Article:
The Deputy Minister of Trade and Industry, Mr Mzwandile Masina says that the damning unemployment figures recently released by Statistics South Africa were beginning to cause government to question the return-on-investment it is making in large-scale businesses. Masina was speaking at the official launch of the R350-million MPACT Polymers facility that was funded by the Industrial Development Corporation, in Wadeville yesterday.
The multi-million project enjoys the backing of the Departments of Trade and industry (the dti), Environmental Affairs (DEA) and Economic Development (EDD) in promoting job creation, the reduction of landfill waste and improving the recycled polyethylene terephthalate (rPET) production, that will ultimately help reduce carbon footprint of the food and beverage industry.
"We are beginning to ask ourselves difficult questions as government, whether these investments we are making in large scale businesses are worthy of the praise we give them. It has been twenty-two years of hardship for our people. We have been elected to represent them, so we have to speak firmly on transformation, even to the discomfort of some of you present here today," said Masina.
He stressed that future non-compliance by the private sector to government's transformation agenda would have to be met with punitive measures.
Speaking at the same event, the Minister of Environmental Affairs, Ms Edna Molewa said the opening of MPACT's plant was testament to the progressive, inclusive and forward-thinking laws, programmes and policies of the South African government.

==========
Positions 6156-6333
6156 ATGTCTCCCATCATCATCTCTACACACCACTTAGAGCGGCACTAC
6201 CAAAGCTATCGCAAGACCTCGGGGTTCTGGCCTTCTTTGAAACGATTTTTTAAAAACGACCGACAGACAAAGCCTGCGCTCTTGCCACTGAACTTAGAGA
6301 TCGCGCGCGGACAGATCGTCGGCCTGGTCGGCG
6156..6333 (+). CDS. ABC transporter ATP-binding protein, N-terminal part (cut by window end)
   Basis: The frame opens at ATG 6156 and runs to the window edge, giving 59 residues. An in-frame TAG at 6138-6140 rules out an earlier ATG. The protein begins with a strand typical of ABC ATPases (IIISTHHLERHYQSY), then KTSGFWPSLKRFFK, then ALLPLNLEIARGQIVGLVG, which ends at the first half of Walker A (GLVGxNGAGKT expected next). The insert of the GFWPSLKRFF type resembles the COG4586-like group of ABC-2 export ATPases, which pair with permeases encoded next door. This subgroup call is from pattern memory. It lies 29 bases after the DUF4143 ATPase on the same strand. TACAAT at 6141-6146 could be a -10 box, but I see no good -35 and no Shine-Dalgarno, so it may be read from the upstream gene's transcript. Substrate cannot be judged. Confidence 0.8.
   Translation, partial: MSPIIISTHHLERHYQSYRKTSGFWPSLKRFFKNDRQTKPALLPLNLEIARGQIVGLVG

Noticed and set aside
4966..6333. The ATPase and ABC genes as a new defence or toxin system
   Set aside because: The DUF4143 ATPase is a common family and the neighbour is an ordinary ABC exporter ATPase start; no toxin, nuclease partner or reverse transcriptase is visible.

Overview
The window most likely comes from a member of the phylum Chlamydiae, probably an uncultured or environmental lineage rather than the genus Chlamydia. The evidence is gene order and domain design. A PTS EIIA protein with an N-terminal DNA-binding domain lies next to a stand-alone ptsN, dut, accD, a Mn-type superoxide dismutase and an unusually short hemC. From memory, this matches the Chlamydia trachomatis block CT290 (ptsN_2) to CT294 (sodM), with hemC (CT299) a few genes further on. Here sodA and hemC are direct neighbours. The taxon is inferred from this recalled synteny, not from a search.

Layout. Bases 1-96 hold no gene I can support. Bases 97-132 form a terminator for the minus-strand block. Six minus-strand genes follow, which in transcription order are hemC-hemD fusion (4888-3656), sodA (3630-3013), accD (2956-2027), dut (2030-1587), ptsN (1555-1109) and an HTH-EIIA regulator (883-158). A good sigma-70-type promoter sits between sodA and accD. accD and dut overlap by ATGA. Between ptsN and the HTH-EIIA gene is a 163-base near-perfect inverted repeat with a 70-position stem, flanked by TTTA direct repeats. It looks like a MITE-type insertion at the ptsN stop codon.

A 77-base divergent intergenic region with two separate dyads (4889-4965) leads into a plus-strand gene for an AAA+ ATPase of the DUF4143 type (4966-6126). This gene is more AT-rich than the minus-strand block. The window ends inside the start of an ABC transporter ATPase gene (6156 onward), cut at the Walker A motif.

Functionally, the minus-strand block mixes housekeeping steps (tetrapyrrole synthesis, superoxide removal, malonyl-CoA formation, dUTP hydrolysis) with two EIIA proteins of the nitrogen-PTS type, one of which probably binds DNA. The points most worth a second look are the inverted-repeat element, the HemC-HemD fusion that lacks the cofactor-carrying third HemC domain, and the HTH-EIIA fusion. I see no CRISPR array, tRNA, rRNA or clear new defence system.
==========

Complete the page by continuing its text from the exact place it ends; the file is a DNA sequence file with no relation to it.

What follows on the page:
"This successful project, illustrates what is possible when industry and the public sector collaborate in initiatives with a positive societal impact, in this case, waste reduction," said Molewa.
The Wadeville plant will process 29 000 tonnes of post-consumer PET bottles each year to produce 21,000 tonnes of rPET, which will be sold to the food and beverage industry for packaging. An estimated 186,000m3 of landfill space is expected to be saved as a result and approximately 53,000 tonnes of carbon-dioxide emissions which will be reduced each year, as the production of rPET requires less energy than manufacturing of new PET.
The Chief Executive Officer for MPACT, Mr Bruce Strong said as a leading PET packaging producer of preforms, bottles and jars, the company would make use of its own rPET to manufacture these and other products through Mpact Polymers.
He added that this offers the opportunity to integrate the plastics business in the same way Mpact has done with its paper recycling business.
Source: The Department of Trade and Industry